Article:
The Knee, ISSN: 0968-0160, Vol: 27, Issue: 3, Page: 787-794

Wiberg Type III patellae and J-sign during extension compromise outcomes of total knee arthroplasty without patellar resurfacing

Butnaru, Michaël; Sigonney, Guillaume; Müller, Jacobus H; Senioris, Antoine; Saffarini, Mo; Courage, Olivier
Knee

Background

Understanding the risk factors associated with postoperative pain and worse outcome can guide surgeons on whether primary patellar resurfacing is warranted during total knee arthroplasty (TKA). The purpose of this study was to determine whether clinical scores and pain after TKA without patellar resurfacing are correlated with patellar shape and postoperative patellar position and kinematics.

Methods

Radiographs as well as anterior knee pain according to the Visual Analogue Scale (pVAS) were collected pre- and postoperatively for 100 knees aged 68 ± 7.7 years that received uncemented TKA without patellar resurfacing. At a minimum follow-up of 12 months the Forgotten Joint Score (FJS), the Oxford Knee Score (OKS) as well as the flexion range of motion and the presence of J-sign during active extension were recorded. Uni- and multivariable linear regression analyses were performed to determine associations between the collected clinical scores and patient demographic and radiographic data.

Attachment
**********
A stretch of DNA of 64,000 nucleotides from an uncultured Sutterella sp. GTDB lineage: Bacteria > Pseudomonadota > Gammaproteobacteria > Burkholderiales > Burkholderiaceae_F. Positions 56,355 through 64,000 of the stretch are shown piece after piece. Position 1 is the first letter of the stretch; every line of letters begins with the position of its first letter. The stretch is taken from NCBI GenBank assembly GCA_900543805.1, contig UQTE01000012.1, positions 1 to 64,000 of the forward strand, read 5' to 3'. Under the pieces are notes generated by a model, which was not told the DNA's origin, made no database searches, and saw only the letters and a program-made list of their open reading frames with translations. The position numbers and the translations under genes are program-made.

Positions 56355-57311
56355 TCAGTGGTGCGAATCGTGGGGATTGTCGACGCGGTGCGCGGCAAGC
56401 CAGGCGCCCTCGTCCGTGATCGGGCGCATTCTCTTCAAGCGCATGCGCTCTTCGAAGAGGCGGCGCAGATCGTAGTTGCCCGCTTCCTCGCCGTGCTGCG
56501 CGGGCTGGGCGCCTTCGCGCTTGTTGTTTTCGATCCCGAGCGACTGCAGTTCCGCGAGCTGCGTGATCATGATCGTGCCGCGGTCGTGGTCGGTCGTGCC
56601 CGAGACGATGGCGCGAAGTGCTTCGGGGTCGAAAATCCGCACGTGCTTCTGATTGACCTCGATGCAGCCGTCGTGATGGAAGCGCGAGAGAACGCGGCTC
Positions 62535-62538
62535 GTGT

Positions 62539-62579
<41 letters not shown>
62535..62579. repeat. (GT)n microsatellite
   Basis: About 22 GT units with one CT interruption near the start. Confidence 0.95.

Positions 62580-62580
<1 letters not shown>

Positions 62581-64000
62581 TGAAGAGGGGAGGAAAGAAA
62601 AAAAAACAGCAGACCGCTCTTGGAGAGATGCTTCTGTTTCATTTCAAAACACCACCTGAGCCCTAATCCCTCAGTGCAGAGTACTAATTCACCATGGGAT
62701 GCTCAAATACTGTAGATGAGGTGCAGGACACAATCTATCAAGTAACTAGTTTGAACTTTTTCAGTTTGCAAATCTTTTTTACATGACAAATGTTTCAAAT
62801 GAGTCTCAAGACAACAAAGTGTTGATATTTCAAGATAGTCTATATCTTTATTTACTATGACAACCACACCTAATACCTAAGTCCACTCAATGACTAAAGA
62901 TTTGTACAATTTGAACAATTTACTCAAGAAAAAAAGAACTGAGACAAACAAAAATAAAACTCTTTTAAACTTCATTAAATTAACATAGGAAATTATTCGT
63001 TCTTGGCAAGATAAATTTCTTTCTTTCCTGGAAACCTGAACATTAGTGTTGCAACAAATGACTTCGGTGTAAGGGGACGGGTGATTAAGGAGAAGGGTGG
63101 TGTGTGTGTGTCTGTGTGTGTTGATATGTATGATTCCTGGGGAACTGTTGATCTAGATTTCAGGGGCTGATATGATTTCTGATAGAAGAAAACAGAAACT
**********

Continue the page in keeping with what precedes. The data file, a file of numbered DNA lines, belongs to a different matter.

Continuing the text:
Results

Postoperative OKS (79 ± 14.4) was worse for Wiberg Type III patellae (β = − 11.4, P = .020, compared with Type II). Anterior pVAS (2 ± 2) was greater in knees with J-sign during extension (β = 2.8, P < .001). None of the other radiographic measurements (patellar tilt, congruence angle and lateral patellar displacement) were correlated with postoperative OKS or anterior pVAS.

Conclusion

Incongruent patellar shape (Wiberg Type III) is associated with worse clinical scores, and abnormal kinematics (J-sign) with increased pain after TKA without patellar resurfacing. The authors therefore recommend routine resurfacing for Wiberg Type III patellae, though further studies are required to confirm whether resurfacing truly improves clinical scores and pain in this subgroup.

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